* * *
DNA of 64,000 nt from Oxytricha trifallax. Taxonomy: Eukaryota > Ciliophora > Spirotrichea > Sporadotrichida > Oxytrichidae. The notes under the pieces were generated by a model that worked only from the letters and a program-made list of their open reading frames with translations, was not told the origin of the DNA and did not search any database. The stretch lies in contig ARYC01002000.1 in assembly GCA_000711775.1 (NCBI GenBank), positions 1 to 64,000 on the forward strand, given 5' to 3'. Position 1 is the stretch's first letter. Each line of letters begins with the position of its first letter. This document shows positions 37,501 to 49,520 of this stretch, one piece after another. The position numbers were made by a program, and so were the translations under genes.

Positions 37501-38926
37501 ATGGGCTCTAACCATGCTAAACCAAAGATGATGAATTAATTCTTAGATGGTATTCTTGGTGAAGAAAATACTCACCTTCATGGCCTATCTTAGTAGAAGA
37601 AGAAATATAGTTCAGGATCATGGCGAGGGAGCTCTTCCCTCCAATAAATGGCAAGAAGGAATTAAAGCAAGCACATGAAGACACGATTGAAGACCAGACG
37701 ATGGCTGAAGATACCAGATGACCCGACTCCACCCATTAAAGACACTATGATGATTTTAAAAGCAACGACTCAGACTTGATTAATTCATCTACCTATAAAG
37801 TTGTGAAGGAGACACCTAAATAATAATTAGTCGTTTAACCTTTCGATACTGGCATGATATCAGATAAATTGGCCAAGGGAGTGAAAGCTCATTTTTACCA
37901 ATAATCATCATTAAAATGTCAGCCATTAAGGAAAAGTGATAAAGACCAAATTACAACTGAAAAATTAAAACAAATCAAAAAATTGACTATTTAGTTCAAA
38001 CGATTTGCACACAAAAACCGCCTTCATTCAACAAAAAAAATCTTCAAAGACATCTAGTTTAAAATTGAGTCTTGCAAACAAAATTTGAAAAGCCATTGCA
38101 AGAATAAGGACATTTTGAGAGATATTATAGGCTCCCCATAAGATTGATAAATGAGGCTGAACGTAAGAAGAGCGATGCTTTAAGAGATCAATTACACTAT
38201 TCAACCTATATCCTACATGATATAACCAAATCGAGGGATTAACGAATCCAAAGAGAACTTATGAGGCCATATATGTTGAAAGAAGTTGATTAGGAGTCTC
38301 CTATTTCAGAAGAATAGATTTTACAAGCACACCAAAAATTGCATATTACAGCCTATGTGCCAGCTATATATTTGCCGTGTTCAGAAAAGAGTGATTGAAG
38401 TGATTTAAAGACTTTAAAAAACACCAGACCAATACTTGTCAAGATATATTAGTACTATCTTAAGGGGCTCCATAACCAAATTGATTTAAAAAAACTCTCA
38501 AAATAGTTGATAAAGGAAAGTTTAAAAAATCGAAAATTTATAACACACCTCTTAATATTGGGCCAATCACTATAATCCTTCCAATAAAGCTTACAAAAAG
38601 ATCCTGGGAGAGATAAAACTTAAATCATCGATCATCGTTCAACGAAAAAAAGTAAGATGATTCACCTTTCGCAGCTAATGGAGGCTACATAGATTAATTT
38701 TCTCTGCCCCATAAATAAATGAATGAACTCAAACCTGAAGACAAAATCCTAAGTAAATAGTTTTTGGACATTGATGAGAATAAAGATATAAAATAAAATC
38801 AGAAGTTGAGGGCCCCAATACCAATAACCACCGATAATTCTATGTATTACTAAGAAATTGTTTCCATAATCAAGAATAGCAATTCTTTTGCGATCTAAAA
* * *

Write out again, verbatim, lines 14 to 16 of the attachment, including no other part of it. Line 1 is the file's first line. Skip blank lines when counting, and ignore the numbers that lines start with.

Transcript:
38601 ATCCTGGGAGAGATAAAACTTAAATCATCGATCATCGTTCAACGAAAAAAAGTAAGATGATTCACCTTTCGCAGCTAATGGAGGCTACATAGATTAATTT
38701 TCTCTGCCCCATAAATAAATGAATGAACTCAAACCTGAAGACAAAATCCTAAGTAAATAGTTTTTGGACATTGATGAGAATAAAGATATAAAATAAAATC
38801 AGAAGTTGAGGGCCCCAATACCAATAACCACCGATAATTCTATGTATTACTAAGAAATTGTTTCCATAATCAAGAATAGCAATTCTTTTGCGATCTAAAA